Sometimes plans have to be discarded in order to fully experience all that God has for us.  And so we practiced this lesson with out church service this morning.  We had all gotten dressed and ready to leave for church when it started to pour rain.  We decided to wait for a little while because we knew we'd only be missing 30 minutes of community announcements.  However, after 30 minutes, the rain started pouring heavier and most of the village left the church to attend to the flooding huts and houses.  So, we decided to have a little home church and sit out the rain.  It was great simply to sit around and reflect on the things Christ has been teaching us in the past week.

Then after the rain stopped pouring and our own "church service" had ended, Natasha and I headed to the house to get prepared for Carol Ann's birthday dinner.  I was in charge of icing the cake, doing the dishes, and doing the finishing touches of a couple of side dishes.  The Birthday meal was fabulous, and felt quite ironic having fillet minion on a mission trip.  But in all actuality, fillet minion is cheaper than chicken here- how funny.

After dinner, all of us did our laundry outside together.  I am building callouses now so it feels better, but it's a lot of work.  It was a great time of catching up though.  Tomorrow starts the first of many laborious days for all of us, so Natasha is planning on making pancakes early tomorrow morning.  So, Tasha and I went to the house to get the ingredients... Tasha sent me to the storage closet to get sugar and flour, and as I reached down to scoop some sugar, a rat the size of Uganda ran right from a sac and jumped up to a shelf beside me.  Frozen and disgusted, I leaped backward to show Tasha as she stood there laughing and laughing at me.  It was not something I would have wished to experience, but I feel a little accomplished having conquered seeing (and not dying) my first rat here in Haiti.  Here's to many more!

Jesus is good and He is enough and I am blessed to be here and experience everything with Him.

Sunday, September 7, 2014

19 July 2014 {Sentrain}


Today is the day of "rest" clinic-wise.  Carol Ann is off call and the other nurses take over.  We decided to take advantage of the down time by going on a long hike to two caves in the middle of nowhere, NW Haiti.  It was quite the exhausting hike but it was such a fun adventure.  Muddy and full of bats, the caves were such an interesting wonder to marvel at and we had so much fun.  As we came out of the second cave, we found a perturbed mob of Haitians ready to strip us of our belongings because we "didn't pay the cave fee" before entering.  After bargaining with them for a while, we gave a donation of a flashlight and got away without much trouble.  We ended up telling them about how they could pump clean drinking water out of the cave and how they could use the fertile mud for better crops.  It's small steps over here.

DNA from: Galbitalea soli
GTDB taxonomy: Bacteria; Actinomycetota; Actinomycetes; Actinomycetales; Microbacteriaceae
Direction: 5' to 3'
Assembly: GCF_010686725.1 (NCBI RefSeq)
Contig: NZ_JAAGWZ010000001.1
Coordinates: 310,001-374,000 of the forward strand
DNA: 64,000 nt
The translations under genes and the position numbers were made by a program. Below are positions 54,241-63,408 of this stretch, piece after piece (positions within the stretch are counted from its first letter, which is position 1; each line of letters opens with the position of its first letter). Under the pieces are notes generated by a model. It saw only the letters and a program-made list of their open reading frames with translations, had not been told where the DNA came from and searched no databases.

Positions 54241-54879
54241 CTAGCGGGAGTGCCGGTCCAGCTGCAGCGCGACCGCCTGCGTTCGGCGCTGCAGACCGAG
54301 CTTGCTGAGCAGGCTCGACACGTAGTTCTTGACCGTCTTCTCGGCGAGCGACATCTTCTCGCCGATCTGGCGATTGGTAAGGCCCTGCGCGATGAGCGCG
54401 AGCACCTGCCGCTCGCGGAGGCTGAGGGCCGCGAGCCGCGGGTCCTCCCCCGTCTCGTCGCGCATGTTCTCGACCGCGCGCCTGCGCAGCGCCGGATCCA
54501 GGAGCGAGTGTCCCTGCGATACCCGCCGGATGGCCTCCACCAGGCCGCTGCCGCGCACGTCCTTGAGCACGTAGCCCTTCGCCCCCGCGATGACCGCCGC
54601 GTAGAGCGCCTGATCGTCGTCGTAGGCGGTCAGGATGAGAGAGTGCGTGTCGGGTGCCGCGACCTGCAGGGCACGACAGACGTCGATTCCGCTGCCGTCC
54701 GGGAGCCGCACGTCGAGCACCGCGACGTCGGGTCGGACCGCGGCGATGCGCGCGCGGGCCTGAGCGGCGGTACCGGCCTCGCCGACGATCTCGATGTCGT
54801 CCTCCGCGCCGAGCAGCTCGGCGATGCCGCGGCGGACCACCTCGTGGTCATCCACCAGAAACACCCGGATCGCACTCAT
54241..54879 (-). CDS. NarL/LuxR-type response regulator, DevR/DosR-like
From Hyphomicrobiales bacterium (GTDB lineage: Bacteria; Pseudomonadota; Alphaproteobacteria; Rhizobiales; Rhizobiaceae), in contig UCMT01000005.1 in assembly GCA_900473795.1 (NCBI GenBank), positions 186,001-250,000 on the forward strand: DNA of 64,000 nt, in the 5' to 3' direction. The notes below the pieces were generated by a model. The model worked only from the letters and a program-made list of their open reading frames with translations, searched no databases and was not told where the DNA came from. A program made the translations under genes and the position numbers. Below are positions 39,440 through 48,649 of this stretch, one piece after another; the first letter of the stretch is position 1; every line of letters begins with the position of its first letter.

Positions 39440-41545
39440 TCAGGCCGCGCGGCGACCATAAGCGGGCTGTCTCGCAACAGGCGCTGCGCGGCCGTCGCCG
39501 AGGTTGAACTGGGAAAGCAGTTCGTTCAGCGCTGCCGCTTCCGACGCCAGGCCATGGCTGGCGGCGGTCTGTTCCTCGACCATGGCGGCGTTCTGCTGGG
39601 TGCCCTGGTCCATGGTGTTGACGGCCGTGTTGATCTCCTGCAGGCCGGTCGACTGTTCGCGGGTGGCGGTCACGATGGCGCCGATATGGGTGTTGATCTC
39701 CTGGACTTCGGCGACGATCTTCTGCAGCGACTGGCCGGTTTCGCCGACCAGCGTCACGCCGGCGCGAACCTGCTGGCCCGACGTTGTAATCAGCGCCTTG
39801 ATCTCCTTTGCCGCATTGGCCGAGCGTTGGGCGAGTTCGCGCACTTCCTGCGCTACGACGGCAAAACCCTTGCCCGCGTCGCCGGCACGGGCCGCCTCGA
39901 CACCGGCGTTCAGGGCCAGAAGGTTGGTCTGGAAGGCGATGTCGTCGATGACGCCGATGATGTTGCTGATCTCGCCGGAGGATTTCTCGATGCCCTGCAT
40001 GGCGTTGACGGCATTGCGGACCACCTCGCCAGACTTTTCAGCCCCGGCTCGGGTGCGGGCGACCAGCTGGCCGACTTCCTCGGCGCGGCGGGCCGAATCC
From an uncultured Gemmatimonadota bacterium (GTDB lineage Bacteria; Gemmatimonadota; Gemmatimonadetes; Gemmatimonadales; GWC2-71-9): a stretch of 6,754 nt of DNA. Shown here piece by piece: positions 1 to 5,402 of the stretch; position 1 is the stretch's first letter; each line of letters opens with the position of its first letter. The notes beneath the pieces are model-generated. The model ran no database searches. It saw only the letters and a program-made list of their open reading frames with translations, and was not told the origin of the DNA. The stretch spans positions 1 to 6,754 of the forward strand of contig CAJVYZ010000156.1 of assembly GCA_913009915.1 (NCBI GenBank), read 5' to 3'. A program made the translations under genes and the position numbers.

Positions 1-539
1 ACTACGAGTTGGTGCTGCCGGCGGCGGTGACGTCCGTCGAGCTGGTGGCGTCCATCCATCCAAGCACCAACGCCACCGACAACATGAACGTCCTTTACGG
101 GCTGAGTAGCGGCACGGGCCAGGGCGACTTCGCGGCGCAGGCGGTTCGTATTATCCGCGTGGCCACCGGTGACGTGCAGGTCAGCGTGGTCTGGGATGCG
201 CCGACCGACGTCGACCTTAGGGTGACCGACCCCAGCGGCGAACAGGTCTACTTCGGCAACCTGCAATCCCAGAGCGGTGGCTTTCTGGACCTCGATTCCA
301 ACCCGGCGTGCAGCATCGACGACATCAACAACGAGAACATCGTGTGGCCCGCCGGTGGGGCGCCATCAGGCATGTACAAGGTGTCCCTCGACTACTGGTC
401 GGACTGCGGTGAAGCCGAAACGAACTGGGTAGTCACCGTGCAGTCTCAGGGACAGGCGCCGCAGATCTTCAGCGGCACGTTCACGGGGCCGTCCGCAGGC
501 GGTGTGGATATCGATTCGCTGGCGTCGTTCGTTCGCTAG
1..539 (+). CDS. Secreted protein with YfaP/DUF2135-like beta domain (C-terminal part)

The way back home from the cave was a pretty challenging hike, but it was a wonderful time.  After arriving to the guest house, we were all absolutely ready to take cold showers before lunch- we were all disgusting.  However, as I went to fill my water bottle, I realized we were out of water.  So, we all headed outside to pump water from the neighbors' cistern and fill a bowl of water to take "showers" in.  It started pouring rain as soon as I got out there, but God is making me more aware of how content my heart needs to be with just Him (as if He wasn't more than enough).  Because ultimately all of this will burn and fade away and He will sit enthroned.  So the showers in the rain and the lack of water, and the electricity shortages, and the intense heat, and the fist-sized spiders with fangs the size of my pinkies in my shower, and the foul smells, and the fact that no one speaks my language doesn't really matter at all.  Because ultimately all of this will burn and fade away and He will sit enthroned.  This will be my reminder to keep my eyes on things above.

Then after cleaning up, we ate lunch and Tarna and I headed to the Trueloves' house to see if we could help with anything.  Carol Ann explained that she just needed some rest time and so we sat on the outside swing for an hour or so just listening to all her stories.  Carol Ann is an amazing wife, mother, and missionary.  She has twenty-four children and a heart of gold with love for the Lord.  At the same time, she is as tough as can be and lives as though she were born and raised Haitian.  Right now she is still recovering from chickungunya and so if we are to get a premie to take care of in the next couple of weeks, I will most likely be the caretaker.  She is too weak right now to lose sleep and the premies need 24/7 care.  Obviously I would love to take care of a premie, but I am also hoping no premies present significant need here- because Haiti is a tough place for an eighteen year old, let alone a baby who has yet to grow full term.  And the survival rates would be significantly lower with the spread of chickungunya and their undeveloped immune systems.  But I know without a doubt that my Jesus can heal, and make miracles, and He will be praised no matter what.  Healthy or not, we will love these babies, if they come.  Praising Jesus for another day.  

Just for the note, as I am writing this there is a 6 inch spider on my screen of my window above my bed and there is a dog who tries to bite me every time I pass it right outside my door.  Gotta love this preparation time!

 Elda's corn!
 Entrance to the first cave.



 Exploring another hole in the cave!


 Tarna and I showing off our muddy experience from the first cave.
 This horse wasn't really into people.

 Entrance to the second cave!




 If you look closely, you can see some bats.

 Getting water for our showers.  So thankful for water!

 A little wet!
 My backyard.
 It gets muddy quickly!
My friend spider.